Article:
Scientists are pondering the possible source of an "unexpected surplus of cosmic ray electrons at very high energy", and suggest they're either pouring out of an exotic object relatively close to Earth or represent the fall-out from the annihilation of theoretical particles comprising dark matter.
The observation was made by the Advanced Thin Ionization Calorimeter (ATIC) project, led by boffins from Louisiana State University, which soared to 124,000 feet above Antarctica under a helium balloon "about as large as the interior of the New Orleans Superdome".*
The "surplus" electrons - at energies of about 300-800 billion electron volts - "cannot be explained by the standard model of cosmic ray origin", according to ATIC project principal investigator John P. Wefel. He said: "There must be another source relatively near us that is producing these additional particles."
The research team says such a source, either a "pulsar, mini-quasar, supernova remnant or an intermediate mass black hole", would have to lie within 3,000 light years of Earth.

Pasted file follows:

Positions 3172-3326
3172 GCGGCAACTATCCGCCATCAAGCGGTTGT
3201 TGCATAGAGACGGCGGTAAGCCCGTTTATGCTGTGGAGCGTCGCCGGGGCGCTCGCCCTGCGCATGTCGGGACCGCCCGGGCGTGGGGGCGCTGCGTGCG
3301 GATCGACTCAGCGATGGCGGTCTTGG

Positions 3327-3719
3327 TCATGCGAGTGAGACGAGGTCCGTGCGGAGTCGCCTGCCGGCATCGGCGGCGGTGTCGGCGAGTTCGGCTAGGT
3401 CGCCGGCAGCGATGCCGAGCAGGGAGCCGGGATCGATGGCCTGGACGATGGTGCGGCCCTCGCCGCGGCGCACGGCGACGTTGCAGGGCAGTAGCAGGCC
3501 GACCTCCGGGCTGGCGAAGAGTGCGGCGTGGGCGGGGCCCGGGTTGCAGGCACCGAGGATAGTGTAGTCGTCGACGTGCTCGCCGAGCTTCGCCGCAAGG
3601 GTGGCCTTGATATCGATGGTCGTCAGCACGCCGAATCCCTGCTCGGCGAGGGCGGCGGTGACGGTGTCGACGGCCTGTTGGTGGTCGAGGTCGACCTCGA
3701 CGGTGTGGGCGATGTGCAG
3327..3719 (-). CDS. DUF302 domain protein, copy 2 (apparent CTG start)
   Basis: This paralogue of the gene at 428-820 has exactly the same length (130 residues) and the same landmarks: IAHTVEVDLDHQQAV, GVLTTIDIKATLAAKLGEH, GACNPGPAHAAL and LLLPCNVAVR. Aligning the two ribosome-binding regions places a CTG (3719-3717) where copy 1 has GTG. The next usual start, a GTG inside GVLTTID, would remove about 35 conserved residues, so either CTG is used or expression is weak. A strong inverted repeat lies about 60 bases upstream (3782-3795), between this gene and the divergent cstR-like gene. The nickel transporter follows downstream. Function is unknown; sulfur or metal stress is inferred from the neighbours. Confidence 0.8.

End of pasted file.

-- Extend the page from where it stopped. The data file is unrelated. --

Jim Adams, ATIC research lead at NASA's Marshall Space Flight Center, elaborated: "Cosmic ray electrons lose energy during their journey through the galaxy. These losses increase with the energy of the electrons. At the energies measured by our instrument, these energy losses suppress the flow of particles from distant sources, which helps nearby sources stand out."
The bottom line is, according to Wefel, the possibility of "a very interesting object near our solar system waiting to be studied by other instruments".
Alternatively, for those who like your electron sources a little more esoteric, the cosmic rays could be the result of the destruction of "very exotic particles put forward to explain dark matter". Eun-Suk Seo, ATIC lead at the University of Maryland, proposed: "The annihilation of these exotic particles with each other would produce normal particles such as electrons, positrons, protons and antiprotons that can be observed by scientists."
The results of the ATIC research are published in today's issue of Nature. ®
*Yes, we know - that's not a proper standard and we want the figure in Olympic-sized swimming pools.